Archive for January, 2013

Powerpoint tip 1

Thursday, January 31st, 2013

I don’t know if you have ever trained a parrot to talk, I haven’t, but my late grand father Pop Dyker had, and he gave me this tip.

“You put a cover over the cage so there’s nothing to look at and the little bugger has listen to you.”

When controlling your PowerPoint presentation the most important item is not your mouse, it is the ‘b’ key on your keyboard.

This blanks the screen “so there’s nothing to look”.  It alters the lighting in the room.  The whole ambiance of the room changes.  Even ‘Facebook Freddie’ in the back row will look up (if only momentarily).

It’s a useful trick when you have a key point to emphasize.

Weekend refelction – This may be the most worthwhile thing put out by the Harvard Business Review this year.

Saturday, January 26th, 2013

How to Have a Year that Matters byUmair Haque.

Read the whole thing.

Here are a couple of short clips.

“Let’s cut the crap. Life is short, you have less time than you think, and there are no baby unicorns coming to save you. So rather than doling out craptastic advice to you about Making!! It!! To!! The!! Top!!™, let me humbly ask: do you want to have a year that matters”

“If you’re going to live a life that matters, you need an ethical compass: a belief system with a true north that points toward values that are in some sense enduringly, meaningfully good. Lance Armstrong’s true north seems to have been trophies — not championships; and the result, I’d bet, is a life that now feels arid, empty, wasted. So what’s your true north? In what direction do you find the stuff that makes life “good”? Does your true north point to consumption, status, transactions — instead of investment, accomplishments, relationships? If it’s the former, I’d bet: a life well lived is going to remain as elusive to you as it’s been to Lance.”

A message to students – if you don’t like it, you can do something about it

Friday, January 25th, 2013

Guerrilla Connectivism: 10 Tips for Taking Control of your Education by Kevin Stranack

“I think this is vitally important, as most instructors are not about to start adopting a connectivist philosophy anytime soon, and connectivist principles need to start making their way into classrooms now. We, as students, don’t need to wait for our instructors to do this for us, and instead, we can take control of our own education by following a few connectivist-inspired tips.”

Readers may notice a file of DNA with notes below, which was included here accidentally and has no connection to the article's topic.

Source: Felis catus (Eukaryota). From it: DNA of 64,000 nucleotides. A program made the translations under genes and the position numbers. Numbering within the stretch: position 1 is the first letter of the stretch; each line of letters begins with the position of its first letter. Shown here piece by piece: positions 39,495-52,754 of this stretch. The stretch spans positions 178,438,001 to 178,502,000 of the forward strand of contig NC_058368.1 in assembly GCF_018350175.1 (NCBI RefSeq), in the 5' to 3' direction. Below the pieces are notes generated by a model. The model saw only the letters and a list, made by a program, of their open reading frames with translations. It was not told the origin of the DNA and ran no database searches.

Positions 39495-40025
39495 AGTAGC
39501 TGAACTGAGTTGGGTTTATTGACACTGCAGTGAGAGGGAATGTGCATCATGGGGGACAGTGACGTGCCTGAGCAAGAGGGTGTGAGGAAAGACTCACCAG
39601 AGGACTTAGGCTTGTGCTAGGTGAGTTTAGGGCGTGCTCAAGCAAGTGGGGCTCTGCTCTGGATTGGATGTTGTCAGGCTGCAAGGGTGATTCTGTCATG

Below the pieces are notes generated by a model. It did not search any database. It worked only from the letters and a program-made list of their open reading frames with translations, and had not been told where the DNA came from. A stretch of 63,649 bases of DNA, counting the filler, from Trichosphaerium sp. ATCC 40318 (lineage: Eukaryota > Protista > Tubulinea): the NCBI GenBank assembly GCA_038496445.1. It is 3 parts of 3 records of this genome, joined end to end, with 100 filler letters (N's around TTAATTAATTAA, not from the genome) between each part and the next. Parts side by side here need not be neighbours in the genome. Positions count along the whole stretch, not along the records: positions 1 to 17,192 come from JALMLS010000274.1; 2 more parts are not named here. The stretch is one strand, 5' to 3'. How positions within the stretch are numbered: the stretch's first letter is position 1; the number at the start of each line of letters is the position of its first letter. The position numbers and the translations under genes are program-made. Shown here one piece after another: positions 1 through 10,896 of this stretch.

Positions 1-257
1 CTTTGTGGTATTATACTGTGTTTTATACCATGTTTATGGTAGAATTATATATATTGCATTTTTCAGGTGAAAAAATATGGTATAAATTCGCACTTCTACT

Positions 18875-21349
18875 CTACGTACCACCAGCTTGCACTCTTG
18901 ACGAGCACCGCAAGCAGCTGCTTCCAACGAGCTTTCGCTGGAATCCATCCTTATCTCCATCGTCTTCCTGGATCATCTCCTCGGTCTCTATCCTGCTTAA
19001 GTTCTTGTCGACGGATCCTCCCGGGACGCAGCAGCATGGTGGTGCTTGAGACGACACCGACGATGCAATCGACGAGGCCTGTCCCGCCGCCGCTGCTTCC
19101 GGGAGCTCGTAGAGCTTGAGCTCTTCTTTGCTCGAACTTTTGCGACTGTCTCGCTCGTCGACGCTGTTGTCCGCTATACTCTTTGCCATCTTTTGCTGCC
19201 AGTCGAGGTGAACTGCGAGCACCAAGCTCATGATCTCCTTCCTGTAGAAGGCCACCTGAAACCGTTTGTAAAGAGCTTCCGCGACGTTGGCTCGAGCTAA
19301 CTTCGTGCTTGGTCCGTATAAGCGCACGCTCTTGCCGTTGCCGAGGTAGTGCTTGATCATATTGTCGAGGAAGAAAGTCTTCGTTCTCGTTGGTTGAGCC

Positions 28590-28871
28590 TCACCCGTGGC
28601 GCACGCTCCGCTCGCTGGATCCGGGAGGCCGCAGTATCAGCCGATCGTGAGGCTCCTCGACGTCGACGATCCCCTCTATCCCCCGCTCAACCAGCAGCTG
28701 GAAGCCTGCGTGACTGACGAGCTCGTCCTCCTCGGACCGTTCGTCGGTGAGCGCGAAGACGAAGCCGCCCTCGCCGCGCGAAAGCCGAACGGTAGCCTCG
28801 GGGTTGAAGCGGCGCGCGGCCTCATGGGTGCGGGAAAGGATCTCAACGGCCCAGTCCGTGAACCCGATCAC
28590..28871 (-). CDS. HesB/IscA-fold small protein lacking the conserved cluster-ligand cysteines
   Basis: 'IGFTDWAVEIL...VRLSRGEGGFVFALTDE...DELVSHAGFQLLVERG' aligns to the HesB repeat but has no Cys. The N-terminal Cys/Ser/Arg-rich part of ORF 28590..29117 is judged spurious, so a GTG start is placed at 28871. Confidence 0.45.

Here is his list, but you have to read the post for them to really make sense

1. Talk to your co-students.
2. Tweet
3. Become a Facilitator
4. Help others.
5. Establish a Google Community.
6. Start blogging.
7. Social bookmarking.
8. Keep it positive.
9. Invite the instructor to participate.
10. Connect with a librarian.

Perhaps this is a useful way for academics to dip their toes into the world of constructivst teaching and learning.

Next time you go to a conference, seminar or short couse, think about how any of the above would add to the experience, then have a think about how they might add to your course.

I found this via Stephen Downes Online Daily Blog

Moodle quizzes – Time expiry options (at last)

Tuesday, January 22nd, 2013

A failing of  Moodle 2.0 was the way it handled (or totally neglected to handle) quizzes that students completed but neglected to submit.  There was no way to centrally manage this, other than re-open the quiz and get the student to go in and hit the submit button.

This has been fixed.  You can now set options in the Quiz settings that will automatically fix this.

quiz expiry options

(A long overdue) Horray!

Holiday Diversions – Making Resumes fun (at least for geeks)

Monday, January 21st, 2013

How To Turn Your Resume Into an Infographic

You can turn your Linked in resume into an infographic

This will either ‘wow’ or totally befuddle your interview panel.

(and no, Damain I’m not looking for another job)

Top Ed-Tech Trends of 2012: The Battle to Open Textbooks

Friday, January 18th, 2013

I posted Audrey Waters 2012 Trends  article on MOOCs a while ago – here another one.

Top Ed-Tech Trends of 2012: The Battle to Open Textbooks

“..despite all the hype about “revolutionizing” the textbook, faculty and students are still slow to adopt digital versions.”

“The proprietary publishers added all sorts of bells and whistles to their textbooks this year — high resolution images, embedded YouTube videos, analytics so you can track how much your students have read, deals with schools that bundle the costs in with tuition fees, and so on. (Much of the xMOOC trend is quite textbook-like too.) But none of this feels particularly transformative.

The most exciting change in digital textbooks, I would argue, comes with efforts like these hackathons, where teachers and learners are the creators not just the consumers of OER. (At that point, I think the word “textbook” will be entirely the wrong way to describe things. And amen to that, I say.)”

Holiday Diversions – Pretend to be a time traveller day

Friday, January 11th, 2013

This is stupid.  I really hope this catches on, at least for little while.

“The whole idea is to pretend for the day that you are a traveler from a different time – except that, of course, you can’t actually *tell* people you’re a time traveler,”

Here’s on example.

“Walk up to random people and say “WHAT YEAR IS THIS?” and when they tell you, get quiet and then say “Then there’s still time!” and run off.”

Holiday Diversions – Another 2012 list – newspaper typos

Friday, January 4th, 2013

The Best (Worst?) Typos, Mistakes, and Correrctions of 2012

“An earlier version of this article incorrectly described imagery from The Shining. The gentleman seen with the weird guy in the bear suit is wearing a tuxedo, but not a top hat.”